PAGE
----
He said he was speaking for all of the Canarsie firehouse when he concluded his eulogy,

“We will never forget you. We all love you, Kleino.” But Vin Geary, friend and fellow firefighter of Tim Klein, could have been speaking for thousands of people. Thousands who came to St. Francis de Sales last Friday. Thousands who watched the livestream and thousands and thousands from across the city and country.

You didn’t have to personally know Tim Klein to love Klein-o. You love him for his bravery and service. And you love him because of what you learned, what others said about him. You love that he was born a fighter. He was diagnosed with a rare form of anemia at nine months and illness and hospital visits were common as a child. But he

In honor of recent conversations I’ve had, I’m here to miscommunicate. Man, English is so overrated.

I haven’t been tested, but I’m pretty sure I’m a Charlie Brown adult. When some people talk to me, I just hear wah-wah-wah-wah.

Starting with plumbers. Or electricians. And definitely doctors. Once they drop a little jargon or specialized language on me, it’s all wah-wah-wah for me.

I was chatting with a plumber the other day and I’m someone who can’t tell a house trap from a speed trap, a

Sometimes you write a column and you only learn how dumb you were after people read the thing. I mentioned last week that I took a ride with a stranger into Mexico and how the border patrol police ordered us out of the van while they inspected it. I failed to mention, my new friend, Philip, was wearing a parka. As my brother said, just what you need in Mexico, a parka. You didn’t think that was suspicious?

The guy was in his 70s, so I just figured he was always cold. I’m now thinking the van

Because alleged travel columnists Lazer Lou and Bob, (Travels with Bob) Nesoff, haven’t sent so much as a postcard from the road, I had to fill the void. Last column, I spent the whole time complaining about the cold I couldn’t escape. Well, when the cold turned to snow between Oklahoma City and Amarillo, I turned into a southerner who can’t drive with an inch of the white stuff on the ground. Nobody could!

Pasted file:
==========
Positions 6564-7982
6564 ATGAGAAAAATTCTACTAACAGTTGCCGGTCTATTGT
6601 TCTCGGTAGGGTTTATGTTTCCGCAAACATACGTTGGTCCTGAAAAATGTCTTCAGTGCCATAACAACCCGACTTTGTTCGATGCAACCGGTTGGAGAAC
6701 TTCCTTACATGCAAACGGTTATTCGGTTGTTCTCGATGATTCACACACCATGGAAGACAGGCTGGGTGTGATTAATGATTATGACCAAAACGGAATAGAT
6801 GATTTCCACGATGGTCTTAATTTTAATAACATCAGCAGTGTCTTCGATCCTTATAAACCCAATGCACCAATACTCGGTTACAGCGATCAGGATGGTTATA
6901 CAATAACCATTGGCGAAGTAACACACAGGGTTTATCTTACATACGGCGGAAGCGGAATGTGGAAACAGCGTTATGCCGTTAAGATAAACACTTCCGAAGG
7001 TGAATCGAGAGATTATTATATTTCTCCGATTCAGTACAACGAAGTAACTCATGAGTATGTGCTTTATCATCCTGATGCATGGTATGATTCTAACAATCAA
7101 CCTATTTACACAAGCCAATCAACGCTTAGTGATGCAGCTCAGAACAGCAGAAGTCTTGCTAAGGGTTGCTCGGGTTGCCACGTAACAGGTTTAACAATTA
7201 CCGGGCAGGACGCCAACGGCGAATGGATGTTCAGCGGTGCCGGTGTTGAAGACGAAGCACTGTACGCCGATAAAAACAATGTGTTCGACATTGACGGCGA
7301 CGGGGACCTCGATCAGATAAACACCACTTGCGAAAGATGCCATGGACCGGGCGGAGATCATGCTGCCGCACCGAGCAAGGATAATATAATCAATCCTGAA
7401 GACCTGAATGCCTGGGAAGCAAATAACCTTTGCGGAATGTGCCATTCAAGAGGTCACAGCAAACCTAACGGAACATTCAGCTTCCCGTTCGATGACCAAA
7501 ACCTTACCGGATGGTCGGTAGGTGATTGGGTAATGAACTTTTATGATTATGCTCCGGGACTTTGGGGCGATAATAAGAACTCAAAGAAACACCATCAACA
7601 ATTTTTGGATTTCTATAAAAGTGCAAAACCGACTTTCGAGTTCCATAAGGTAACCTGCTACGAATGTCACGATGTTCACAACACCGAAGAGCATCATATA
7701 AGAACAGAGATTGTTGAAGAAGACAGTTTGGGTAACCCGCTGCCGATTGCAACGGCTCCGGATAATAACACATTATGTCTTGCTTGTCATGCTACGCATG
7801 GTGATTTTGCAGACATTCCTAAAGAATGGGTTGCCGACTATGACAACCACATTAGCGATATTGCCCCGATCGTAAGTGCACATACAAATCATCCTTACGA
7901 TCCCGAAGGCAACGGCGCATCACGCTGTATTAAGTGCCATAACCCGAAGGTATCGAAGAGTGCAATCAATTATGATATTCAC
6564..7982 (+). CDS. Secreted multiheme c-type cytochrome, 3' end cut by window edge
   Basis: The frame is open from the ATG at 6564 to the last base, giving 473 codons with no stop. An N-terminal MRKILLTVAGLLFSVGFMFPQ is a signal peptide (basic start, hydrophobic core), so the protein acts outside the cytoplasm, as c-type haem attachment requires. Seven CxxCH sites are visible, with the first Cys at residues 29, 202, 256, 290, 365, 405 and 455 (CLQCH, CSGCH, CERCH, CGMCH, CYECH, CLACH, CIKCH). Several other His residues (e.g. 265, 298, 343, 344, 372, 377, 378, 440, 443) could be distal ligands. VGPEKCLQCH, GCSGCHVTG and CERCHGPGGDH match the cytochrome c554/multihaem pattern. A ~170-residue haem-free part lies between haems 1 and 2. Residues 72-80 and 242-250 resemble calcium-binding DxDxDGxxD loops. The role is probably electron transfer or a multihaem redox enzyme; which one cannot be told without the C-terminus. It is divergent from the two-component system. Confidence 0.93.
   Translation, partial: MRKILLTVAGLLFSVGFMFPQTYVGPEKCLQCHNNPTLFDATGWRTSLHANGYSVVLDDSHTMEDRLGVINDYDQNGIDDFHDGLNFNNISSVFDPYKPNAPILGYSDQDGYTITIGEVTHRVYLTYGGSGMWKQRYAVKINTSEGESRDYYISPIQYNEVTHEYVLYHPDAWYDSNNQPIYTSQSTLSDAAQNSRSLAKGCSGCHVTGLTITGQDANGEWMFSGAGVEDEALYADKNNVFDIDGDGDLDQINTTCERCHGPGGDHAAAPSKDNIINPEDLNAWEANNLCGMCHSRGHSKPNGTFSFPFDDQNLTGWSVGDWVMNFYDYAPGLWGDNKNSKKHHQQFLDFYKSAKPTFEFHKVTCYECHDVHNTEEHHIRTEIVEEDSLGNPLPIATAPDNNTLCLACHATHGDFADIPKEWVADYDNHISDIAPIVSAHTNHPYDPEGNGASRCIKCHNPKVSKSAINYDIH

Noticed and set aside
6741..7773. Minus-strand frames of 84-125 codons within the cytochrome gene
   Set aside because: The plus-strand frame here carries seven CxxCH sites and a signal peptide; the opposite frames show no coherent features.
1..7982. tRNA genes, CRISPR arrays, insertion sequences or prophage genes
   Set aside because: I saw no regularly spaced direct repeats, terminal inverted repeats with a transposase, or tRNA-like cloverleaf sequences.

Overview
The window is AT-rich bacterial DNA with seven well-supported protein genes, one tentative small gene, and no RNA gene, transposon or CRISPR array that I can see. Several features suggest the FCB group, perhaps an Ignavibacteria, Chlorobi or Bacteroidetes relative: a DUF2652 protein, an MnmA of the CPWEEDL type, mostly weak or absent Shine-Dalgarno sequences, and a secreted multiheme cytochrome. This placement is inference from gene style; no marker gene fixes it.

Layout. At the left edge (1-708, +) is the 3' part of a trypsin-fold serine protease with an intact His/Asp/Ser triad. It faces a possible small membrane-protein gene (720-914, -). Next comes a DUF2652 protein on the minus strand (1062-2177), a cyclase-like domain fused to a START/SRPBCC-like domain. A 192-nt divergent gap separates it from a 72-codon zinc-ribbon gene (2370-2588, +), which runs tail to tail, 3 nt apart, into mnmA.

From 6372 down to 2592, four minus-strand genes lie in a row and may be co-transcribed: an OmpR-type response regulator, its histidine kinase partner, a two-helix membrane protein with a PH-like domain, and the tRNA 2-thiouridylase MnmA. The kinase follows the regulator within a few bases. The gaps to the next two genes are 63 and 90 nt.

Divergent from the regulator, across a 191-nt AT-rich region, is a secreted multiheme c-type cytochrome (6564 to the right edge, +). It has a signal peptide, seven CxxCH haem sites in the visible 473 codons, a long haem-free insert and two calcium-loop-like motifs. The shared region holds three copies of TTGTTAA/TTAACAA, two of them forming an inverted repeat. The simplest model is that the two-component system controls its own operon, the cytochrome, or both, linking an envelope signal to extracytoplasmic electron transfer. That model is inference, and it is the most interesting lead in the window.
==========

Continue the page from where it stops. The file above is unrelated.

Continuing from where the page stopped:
Trucks, 18-wheelers, went skidding and sliding before toppling over. Traffic stopped

In my usual Jed Clampett attire, I loaded up the truck and moved towards Beverly – Road, that is. I told the GPS to avoid a massive storm and tornadoes beating the hell out of the Midwest and get me to Brooklyn or Queens where it’s a winter I recognize.

After a few weeks in Arizona, I had to get home and I really wanted to avoid the mayhem I tasted in Amarillo when ice and snow caused trucks to slide into gullies like falling bowling pins.

So, I headed towards Marfa, Texas. Oh, wait. My quick

You gotta be an explorer to find this place named for an explorer.

Columbus, New Mexico is out there/out there, three miles from the Mexico border, eighty miles west of the last human.

Fifty miles past El Paso, on the way to Columbus, you could be driving on Mars, but you can see the wall, the one built to stop people from illegal entry into the U.S. From here, it looks like you’d have to cross a mountain range and hundreds of miles of hilly desert to get to the wall, which is a black fence

I planned to spend my birthday in Paris. And brag about it. Pretty romantic, huh? But a cold front rolled through Texas and I headed to Oklahoma City instead, which was even colder.

From what I read, Paris, Texas is a place that has an Eifel tower with a cowboy hat and after that it’s got all the excitement of Fort Tilden on Tuesday night in January.

But I’m getting ahead of myself. I got on the road the second the temperature in Rockaway hit 16. I drove straight south. Which reminds me of

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